Before they had a breakout hit in The Witcher, Netflix launched another medieval fantasy show about a grumpy monster hunter who swears a lot: Castlevania. With season three now streaming, it’s a great time to get into this series, which is animated in a style I describe as “faux anime”—it’s not actual anime, but it’s got that look. The animation is metal as f-ck, with lots of impaled skeletons, burning “witches”, and grotesque monsters running amok. As much as can be accomplished in live action these days, animation suits Castlevania, especially since this is based on a videogame series and the animation keeps it somewhat consistent with the look of the contemporary games. Don’t worry, though, you don’t need to be familiar with the games to follow the series. Season one, which is only four episodes and basically serves as a prologue, does a great job laying out the story, and besides basic lore, the show doesn’t have much to do with the games. In this way Castlevania is also like The Witcher, you really don’t need the source text to get it.
Castlevania lives on a strange curve, where it’s definitely gothic horror, but it’s not SO gothic horror that it’s going to turn off anyone not familiar with the genre. It’s like Introduction to Gothic Horror 101. There is a lot of violence, tons of murder, plenty of cursing, but it’s also a cartoon, so the fantasy element is really heightened to the point of almost total disconnect. If this was a live-action show, monster hunter Trevor Belmont would be like medieval John Wick, but he’s a cartoon—albeit, a hot one— so all of his maiming and murdering is sort of pretty and artistic. In live action, the fight scenes would be super gory, but it’s impossible to get worked up about cartoon blood, which makes Castlevania perfect escapist viewing. Sure, it’s dark, but it’s also a cartoon, so it’s not THAT dark. Also, a bunch of the bad guys are creepy priests, which gives the whole thing a “Disney’s The Hunchback of Notre Dame” vibe. Every time the creepy priests threaten a woman—which they do A LOT—I hear, “The bells of Notre Dame…”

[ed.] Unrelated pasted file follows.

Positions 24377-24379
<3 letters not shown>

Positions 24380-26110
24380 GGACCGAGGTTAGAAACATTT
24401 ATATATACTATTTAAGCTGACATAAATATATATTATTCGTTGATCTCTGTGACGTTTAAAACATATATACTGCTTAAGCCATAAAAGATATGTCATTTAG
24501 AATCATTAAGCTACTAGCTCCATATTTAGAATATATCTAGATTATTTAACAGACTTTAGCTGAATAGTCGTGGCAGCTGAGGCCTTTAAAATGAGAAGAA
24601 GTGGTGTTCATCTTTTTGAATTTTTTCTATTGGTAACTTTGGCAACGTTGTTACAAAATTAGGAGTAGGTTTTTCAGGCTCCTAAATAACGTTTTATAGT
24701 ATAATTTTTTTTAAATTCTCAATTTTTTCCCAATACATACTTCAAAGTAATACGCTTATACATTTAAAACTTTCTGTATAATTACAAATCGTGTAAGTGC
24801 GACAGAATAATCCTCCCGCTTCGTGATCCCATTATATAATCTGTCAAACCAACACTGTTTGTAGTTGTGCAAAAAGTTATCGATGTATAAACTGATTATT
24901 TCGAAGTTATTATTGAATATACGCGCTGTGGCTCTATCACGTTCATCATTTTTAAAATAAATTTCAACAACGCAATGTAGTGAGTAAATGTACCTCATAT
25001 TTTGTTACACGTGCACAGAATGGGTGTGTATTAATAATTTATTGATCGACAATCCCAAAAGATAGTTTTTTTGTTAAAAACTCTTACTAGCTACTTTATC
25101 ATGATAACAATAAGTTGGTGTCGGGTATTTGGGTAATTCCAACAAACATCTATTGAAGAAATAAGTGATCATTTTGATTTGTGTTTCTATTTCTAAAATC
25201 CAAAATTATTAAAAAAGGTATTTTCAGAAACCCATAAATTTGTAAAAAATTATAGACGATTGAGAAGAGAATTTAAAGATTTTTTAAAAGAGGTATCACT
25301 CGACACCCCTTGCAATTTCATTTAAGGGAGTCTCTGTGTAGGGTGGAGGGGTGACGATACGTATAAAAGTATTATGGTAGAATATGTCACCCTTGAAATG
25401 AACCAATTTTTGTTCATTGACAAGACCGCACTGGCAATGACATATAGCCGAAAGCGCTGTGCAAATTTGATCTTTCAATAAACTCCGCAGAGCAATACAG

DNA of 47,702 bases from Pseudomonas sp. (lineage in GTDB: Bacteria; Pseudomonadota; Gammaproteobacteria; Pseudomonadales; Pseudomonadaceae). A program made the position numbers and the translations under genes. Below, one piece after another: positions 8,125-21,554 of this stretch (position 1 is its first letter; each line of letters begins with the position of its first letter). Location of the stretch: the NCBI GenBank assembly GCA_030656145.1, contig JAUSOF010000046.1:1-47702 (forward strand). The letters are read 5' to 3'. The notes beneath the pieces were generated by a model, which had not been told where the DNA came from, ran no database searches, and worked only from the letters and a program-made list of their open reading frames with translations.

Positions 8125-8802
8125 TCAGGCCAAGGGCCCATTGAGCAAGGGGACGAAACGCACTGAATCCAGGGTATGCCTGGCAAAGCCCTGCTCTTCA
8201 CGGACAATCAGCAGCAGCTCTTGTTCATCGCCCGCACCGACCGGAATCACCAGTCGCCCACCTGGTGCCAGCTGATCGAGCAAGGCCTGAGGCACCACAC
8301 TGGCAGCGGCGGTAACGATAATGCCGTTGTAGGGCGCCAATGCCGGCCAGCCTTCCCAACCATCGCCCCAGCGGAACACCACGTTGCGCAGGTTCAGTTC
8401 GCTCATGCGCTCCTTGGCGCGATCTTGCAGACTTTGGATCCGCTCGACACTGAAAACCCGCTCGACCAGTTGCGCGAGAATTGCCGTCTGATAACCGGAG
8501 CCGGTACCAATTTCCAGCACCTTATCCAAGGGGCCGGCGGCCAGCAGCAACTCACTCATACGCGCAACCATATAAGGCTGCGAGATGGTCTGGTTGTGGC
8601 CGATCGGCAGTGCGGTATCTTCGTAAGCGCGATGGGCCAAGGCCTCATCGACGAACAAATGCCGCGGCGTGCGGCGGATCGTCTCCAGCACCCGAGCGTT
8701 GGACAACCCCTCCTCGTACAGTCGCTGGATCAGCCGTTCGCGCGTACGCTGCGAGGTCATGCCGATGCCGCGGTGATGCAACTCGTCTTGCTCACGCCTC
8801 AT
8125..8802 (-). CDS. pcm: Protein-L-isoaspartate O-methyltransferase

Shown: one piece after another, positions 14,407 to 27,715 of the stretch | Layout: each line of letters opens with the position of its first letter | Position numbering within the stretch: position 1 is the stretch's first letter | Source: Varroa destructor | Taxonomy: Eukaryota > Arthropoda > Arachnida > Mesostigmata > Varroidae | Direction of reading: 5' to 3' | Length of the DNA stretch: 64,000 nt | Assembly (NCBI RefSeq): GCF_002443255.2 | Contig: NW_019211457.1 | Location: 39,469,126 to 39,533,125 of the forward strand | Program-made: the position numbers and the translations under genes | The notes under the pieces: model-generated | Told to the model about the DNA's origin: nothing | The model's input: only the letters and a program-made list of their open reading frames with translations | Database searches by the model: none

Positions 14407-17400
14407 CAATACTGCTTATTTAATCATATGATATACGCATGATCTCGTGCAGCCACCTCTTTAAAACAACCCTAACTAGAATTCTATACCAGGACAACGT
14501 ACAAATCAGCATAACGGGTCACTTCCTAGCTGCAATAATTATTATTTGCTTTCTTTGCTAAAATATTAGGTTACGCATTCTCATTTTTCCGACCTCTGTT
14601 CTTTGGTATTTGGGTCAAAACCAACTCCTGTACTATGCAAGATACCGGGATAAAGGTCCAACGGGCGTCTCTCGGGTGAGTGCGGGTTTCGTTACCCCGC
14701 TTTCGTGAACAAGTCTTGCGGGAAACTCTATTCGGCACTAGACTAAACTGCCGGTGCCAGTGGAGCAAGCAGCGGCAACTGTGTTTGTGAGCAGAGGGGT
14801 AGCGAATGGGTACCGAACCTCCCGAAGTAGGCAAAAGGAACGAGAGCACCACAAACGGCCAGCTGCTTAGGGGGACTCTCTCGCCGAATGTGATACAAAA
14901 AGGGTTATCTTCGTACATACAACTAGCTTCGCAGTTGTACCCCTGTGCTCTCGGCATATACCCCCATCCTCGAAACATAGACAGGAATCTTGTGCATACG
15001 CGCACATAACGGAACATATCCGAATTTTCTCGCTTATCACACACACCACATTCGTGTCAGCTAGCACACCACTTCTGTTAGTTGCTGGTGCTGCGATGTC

If you’re looking to binge during your time trapped indoors, and you’re getting tired of comedies, give Castlevania a shot. We don’t have a lot of animated shows that are full-on action adventures, so it literally doesn’t look like anything else on television. And it’s witty and funny—Trevor comes in hot with the zingers—but it also has some really devastating emotional moments. The end of season two has one of the rawest expressions of grief I can remember seeing on TV recently. Season three is back on its adventure bullsh-t, but season two ends on a bold down note, diving straight into the moral conflict of a child forced to fight a parent who only broke bad because of insane, overpowering grief. If you’re okay with a bummer ending, you could just stop at season two and leave it there, it is a complete ending through the first twelve episodes. But if you prefer the action-adventure, then definitely keep going with season three. I don’t really care how long you watch it, just that you give Castlevania a chance. It’s one of Netflix’s best original shows, and we never talk about it. Now seems like a good time to start.